Liked by 1 person

    1. Kind of. It’s an open, anyone can do it, write a scene a day for a month. More info can be found in past SepSceneWriMo posts. And when it starts a post describing the details will be made.


  5. Hi A. Mole,

    Things like this, along with writing prompts, poem/short story contests, open calls for cuttings by agents/publishers, Word Press (or any other internet site) offering writing workshops, creative writing correspondence courses by somebody who “knows how to write”, etc. make me feel bad. I have no idea why. “Fanning” on free reading sites like Word Press or Wattpad, make me feel horrible. Again, I don’t know why. Perhaps as a doctor of psychiatry, you could explain it to me. In fact, writing for Word Press on THats blog, although I do a hell of a lot of it, is somehow unsatisfying, occasionally depressing. Why? Maybe it is because the internet has no helpful emotion, it is an artificial structure that carries images back and forth. Editors and publishers make judgements, base upon fair and unfair evaluations. Your writing is deemed to be either good or bad. That sort of feedback is isolated, restricted, floating in a small vessel that has been around for a long time. As an old school writer, it helps to be insane or a drunk evidently. In that sense, the internet dovetails, since it will communicate anything. Dangerous, unethical, shitty, bad, etc. It doesn’t matter. Under the guise of a free exchange of ideas, we justify so many very harmful things. Trolls are the monsters we all dread. They attack the most innocent people. They dirty the most beautiful words with sarcasm and bile. If the internet was a bar in Dallas, you can be sure a bunch of people would end up dead or in the hospital every night. Oh well, these are the ramblings of a man sitting in Mexico contemplating the end of life as we know it, only one step away from a variant that will kill us all. So thanks for reading. Ha. Duke PS, the California dream is over. Too bad.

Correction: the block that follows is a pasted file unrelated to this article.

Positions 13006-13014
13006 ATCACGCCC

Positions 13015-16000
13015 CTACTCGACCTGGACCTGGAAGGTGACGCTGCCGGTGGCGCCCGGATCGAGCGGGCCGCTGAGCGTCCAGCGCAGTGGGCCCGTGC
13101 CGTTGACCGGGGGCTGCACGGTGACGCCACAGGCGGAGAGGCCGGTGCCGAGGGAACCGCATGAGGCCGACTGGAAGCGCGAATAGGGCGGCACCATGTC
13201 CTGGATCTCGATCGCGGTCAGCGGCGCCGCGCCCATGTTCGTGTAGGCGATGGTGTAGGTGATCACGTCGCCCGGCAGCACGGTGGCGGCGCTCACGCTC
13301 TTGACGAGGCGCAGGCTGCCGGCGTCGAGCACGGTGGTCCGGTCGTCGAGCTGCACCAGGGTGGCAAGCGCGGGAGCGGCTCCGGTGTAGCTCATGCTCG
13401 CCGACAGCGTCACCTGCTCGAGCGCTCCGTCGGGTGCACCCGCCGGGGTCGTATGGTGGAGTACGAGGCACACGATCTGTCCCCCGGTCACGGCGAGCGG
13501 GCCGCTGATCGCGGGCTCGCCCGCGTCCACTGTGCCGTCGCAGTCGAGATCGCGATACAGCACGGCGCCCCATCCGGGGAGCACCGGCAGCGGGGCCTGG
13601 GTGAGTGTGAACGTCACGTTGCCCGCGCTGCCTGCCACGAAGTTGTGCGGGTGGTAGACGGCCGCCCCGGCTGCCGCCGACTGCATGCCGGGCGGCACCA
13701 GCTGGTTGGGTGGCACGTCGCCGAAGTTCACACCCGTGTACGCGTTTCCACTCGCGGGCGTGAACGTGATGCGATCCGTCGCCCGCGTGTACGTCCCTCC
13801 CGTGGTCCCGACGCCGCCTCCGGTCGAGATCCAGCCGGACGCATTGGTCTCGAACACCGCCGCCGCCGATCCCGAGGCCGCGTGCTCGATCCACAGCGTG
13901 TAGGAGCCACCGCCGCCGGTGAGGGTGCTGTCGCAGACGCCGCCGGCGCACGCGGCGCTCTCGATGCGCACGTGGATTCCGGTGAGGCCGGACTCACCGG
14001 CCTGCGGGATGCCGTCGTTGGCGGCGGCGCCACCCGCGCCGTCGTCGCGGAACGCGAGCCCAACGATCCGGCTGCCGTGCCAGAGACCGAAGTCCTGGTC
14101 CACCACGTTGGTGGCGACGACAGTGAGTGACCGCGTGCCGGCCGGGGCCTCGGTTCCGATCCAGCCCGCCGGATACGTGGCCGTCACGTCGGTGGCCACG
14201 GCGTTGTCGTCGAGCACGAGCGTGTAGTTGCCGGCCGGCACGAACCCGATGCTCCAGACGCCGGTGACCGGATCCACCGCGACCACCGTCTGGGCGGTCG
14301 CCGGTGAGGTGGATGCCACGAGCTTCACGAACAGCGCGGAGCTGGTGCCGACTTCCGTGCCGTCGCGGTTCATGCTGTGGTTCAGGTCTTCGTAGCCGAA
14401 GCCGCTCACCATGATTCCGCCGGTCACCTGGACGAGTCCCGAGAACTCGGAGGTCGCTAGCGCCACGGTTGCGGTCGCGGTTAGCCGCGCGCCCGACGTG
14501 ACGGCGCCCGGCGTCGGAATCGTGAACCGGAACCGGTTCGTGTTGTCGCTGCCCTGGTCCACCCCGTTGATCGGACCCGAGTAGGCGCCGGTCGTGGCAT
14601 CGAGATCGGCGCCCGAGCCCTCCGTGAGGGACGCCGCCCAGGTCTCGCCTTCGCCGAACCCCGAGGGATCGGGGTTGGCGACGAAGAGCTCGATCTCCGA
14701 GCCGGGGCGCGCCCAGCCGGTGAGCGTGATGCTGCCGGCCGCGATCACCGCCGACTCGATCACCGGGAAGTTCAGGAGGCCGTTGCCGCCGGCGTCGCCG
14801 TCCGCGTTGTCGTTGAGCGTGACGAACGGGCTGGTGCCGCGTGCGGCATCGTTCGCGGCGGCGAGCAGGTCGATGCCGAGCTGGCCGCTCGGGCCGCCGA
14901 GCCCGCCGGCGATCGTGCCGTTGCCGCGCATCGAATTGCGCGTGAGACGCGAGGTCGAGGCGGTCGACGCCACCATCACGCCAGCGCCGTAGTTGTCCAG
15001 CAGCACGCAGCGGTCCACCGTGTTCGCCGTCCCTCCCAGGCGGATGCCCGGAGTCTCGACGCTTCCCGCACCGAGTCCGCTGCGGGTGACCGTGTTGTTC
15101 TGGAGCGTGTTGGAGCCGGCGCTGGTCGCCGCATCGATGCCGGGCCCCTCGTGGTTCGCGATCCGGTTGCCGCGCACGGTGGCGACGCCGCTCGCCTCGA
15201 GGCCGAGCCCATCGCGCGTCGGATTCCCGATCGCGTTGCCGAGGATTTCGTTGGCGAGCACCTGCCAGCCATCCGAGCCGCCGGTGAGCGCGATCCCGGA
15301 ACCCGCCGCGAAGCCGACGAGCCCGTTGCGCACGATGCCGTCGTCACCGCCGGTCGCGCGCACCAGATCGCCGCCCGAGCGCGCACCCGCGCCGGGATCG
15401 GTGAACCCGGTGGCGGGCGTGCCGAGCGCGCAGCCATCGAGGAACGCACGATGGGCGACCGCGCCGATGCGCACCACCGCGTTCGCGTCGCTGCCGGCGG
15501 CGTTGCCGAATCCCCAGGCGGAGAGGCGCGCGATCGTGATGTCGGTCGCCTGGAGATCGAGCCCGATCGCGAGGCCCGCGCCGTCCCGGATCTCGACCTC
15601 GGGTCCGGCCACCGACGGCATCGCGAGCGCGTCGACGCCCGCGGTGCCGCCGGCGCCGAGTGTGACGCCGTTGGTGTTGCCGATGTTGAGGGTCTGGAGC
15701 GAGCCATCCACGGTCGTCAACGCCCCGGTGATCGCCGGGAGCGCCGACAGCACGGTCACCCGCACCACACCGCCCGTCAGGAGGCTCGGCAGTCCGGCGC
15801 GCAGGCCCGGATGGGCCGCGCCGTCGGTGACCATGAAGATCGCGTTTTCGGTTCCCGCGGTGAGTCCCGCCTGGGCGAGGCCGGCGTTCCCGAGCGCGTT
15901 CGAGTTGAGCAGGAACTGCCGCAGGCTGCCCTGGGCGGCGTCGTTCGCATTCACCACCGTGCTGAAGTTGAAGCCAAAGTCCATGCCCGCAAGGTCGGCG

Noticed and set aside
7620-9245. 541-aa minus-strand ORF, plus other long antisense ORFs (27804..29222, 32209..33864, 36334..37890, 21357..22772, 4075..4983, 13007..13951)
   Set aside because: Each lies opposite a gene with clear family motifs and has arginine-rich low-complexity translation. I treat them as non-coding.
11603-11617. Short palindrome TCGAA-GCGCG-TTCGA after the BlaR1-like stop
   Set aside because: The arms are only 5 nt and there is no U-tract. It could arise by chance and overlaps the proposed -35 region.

Liked by 4 people

    1. Ah, that was classic, Duke. And definitely “classic Duke”, too.